Philly officials impose curfew, call in National Guard in response to looting

Police will release body camera footage, 911 call to public
Police Commissioner Danielle Outlaw and city leaders discuss the protests that happened following the shooting death of Walter Wallace Jr.
Police Commissioner Danielle Outlaw and city leaders discuss the protests that happened following the shooting death of Walter Wallace Jr. Photo credit Pat Loeb/KYW Newsradio
By and KYW Newsradio 1060

PHILADELPHIA (KYW Newsradio) — A curfew goes into effect in Philadelphia from 9 p.m. Wednesday night until 6a.m. Thursday in response to two nights of looting, set off after the police shooting of Walter Wallace Jr. At a briefing Wednesday afternoon, officials said the looting has nothing to do with protesting the shooting and, if it doesn't stop, the National Guard will be here Friday.

After the first night of protests turned violent, additional officers were on duty and deployed throughout the city. But, even so, Deputy Commissioner Mel Singleton said they did not expect 1,000 people to converge on a big box store in Port Richmond.

“We gathered the resources and got the necessary amount of officers to that location, but by that time, damage was done,” Singleton explained.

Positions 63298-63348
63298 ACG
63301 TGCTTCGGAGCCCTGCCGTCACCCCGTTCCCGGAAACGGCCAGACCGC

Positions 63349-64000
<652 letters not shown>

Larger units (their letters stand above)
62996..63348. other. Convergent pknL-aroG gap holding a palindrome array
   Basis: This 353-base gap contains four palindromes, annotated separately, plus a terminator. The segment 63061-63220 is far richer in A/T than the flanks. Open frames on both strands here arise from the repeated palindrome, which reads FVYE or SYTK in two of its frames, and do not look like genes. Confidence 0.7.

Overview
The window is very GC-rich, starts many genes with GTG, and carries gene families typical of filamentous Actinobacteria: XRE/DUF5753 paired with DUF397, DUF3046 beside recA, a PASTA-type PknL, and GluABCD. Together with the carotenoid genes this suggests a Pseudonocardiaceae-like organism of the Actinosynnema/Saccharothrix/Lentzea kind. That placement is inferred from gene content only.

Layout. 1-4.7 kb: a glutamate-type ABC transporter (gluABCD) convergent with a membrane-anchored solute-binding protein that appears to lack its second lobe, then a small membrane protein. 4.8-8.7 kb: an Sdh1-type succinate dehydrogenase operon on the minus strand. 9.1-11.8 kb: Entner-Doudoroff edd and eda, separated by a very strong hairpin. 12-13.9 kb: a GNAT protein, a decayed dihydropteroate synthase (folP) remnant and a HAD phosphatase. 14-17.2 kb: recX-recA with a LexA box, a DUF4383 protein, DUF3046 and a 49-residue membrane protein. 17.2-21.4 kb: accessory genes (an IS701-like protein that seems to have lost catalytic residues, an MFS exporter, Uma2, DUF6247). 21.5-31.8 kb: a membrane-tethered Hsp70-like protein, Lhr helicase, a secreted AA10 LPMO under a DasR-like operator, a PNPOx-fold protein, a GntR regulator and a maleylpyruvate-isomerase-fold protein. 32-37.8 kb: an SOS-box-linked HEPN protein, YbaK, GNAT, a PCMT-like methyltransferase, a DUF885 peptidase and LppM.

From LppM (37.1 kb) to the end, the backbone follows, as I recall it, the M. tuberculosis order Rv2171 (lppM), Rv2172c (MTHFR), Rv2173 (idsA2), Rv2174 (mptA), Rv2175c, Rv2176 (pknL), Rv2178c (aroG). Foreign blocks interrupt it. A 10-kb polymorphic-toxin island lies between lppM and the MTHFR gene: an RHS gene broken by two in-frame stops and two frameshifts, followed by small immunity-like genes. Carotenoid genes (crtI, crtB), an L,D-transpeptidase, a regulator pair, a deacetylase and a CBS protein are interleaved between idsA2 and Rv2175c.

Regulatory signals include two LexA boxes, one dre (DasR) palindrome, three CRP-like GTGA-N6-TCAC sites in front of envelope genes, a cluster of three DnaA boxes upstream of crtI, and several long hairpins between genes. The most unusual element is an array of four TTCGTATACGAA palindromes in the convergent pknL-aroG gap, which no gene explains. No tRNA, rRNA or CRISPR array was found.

This sort of whack-a-mole game with looters comes at a cost, said Police Commissioner Danielle Outlaw.

“It means that cold calls for service or calls that are prioritized as lower levels or not priority, it may take us quite some time to respond,” she said.

Thus, the request for extra resources from the National Guard, though Fire Commissioner Adam Thiel, who heads emergency management, said that's still flexible.

“If at any point, we see, as we would hope to see, this activity stop, we could roll it back,” Thiel said.

Police have arrested 170 people so far, and 53 officers have been injured, including one who is still hospitalized.

Mayor Kenney said this is not protest.

“Mr. Wallace's own family has repeatedly called on those causing chaos in our city to stop, stressing that what they're seeking is justice for their loved one, not destruction,” Kenney said.

Body camera footage, 911 call

Outlaw said they will release body camera footage to the public, as well as the 911 call. Leadership is also reviewing whether they need to make any changes to how they respond.

The release won’t be immediate because they want the family to have a chance to review it, she said.

“I have every intention on being transparent, I think the footage will speak for itself,” she said.

But Outlaw would not answer specific details, like how many times 911 was called that day or the history of calls.

“That is what the investigation will reveal: what was known to the officers at the time that they responded, what was dispatched, how that information was shared and how that information was utilized as it relates to the police response,” Outlaw explained.

She said they’re reviewing how officers are trained and how they respond.

“It’s a plethora of things, it’s not just how we respond to someone with a weapon, it’s how we respond to someone in crisis and that’s not just at the patrol level, but we also need to look at what we are dispatching, how we are dispatching, the types of questions we are asking, what questions are relayed,” she said.

Fraternal Order of Police Lodge 5 President John McNesby also called for the release of the video.